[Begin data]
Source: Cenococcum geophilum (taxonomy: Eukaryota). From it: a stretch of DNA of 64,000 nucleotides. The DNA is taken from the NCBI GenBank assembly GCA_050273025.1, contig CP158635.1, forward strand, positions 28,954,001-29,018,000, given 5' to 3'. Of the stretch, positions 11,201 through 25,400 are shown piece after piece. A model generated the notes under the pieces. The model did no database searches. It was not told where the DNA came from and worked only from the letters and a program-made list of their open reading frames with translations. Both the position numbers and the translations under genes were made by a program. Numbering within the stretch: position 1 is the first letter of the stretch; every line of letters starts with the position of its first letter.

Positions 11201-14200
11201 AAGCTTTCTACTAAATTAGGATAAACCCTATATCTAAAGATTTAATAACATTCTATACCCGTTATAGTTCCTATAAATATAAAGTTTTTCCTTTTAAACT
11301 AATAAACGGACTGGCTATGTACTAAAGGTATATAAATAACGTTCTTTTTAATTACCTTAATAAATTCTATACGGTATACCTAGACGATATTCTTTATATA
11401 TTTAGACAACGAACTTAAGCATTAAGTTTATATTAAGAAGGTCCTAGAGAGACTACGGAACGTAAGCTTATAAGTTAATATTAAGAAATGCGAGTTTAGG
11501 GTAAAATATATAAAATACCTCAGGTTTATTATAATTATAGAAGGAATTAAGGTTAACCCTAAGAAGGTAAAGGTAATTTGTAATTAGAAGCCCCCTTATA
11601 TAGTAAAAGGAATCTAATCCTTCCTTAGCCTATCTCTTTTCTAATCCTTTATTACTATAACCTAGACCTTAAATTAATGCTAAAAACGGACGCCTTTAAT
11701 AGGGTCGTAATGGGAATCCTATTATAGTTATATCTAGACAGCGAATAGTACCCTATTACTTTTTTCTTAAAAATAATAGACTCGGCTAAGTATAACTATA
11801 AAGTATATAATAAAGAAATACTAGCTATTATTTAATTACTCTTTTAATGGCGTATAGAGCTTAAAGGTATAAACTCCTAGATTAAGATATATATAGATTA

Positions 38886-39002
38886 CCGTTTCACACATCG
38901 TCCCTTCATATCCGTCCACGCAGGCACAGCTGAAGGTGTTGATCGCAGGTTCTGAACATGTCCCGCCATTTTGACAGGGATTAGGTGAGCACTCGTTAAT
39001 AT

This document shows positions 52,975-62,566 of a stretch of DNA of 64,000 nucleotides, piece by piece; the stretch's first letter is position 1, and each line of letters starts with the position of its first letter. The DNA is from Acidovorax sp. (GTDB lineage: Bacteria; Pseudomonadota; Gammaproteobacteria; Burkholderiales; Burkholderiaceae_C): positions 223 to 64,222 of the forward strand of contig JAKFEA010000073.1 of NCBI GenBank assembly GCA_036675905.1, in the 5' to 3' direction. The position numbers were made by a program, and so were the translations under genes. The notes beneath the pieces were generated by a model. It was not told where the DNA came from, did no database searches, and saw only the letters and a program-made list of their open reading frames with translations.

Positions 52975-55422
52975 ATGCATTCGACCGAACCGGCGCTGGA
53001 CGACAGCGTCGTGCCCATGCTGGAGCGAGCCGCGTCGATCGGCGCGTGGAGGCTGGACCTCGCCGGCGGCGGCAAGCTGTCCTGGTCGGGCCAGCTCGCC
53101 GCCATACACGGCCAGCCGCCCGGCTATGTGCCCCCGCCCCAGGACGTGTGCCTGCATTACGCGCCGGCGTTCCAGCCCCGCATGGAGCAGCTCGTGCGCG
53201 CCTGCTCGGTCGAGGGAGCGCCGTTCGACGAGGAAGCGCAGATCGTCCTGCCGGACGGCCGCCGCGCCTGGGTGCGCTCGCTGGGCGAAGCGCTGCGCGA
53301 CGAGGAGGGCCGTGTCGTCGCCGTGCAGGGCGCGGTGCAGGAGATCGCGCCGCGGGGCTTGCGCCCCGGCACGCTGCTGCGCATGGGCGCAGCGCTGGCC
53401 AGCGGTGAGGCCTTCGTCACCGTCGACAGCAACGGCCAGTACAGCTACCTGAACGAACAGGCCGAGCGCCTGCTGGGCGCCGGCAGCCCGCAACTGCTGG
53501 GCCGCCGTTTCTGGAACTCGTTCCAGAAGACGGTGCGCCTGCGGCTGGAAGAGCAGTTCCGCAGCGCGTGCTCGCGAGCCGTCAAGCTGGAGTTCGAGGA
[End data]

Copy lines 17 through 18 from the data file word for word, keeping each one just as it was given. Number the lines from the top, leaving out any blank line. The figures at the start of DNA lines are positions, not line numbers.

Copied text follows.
53001 CGACAGCGTCGTGCCCATGCTGGAGCGAGCCGCGTCGATCGGCGCGTGGAGGCTGGACCTCGCCGGCGGCGGCAAGCTGTCCTGGTCGGGCCAGCTCGCC
53101 GCCATACACGGCCAGCCGCCCGGCTATGTGCCCCCGCCCCAGGACGTGTGCCTGCATTACGCGCCGGCGTTCCAGCCCCGCATGGAGCAGCTCGTGCGCG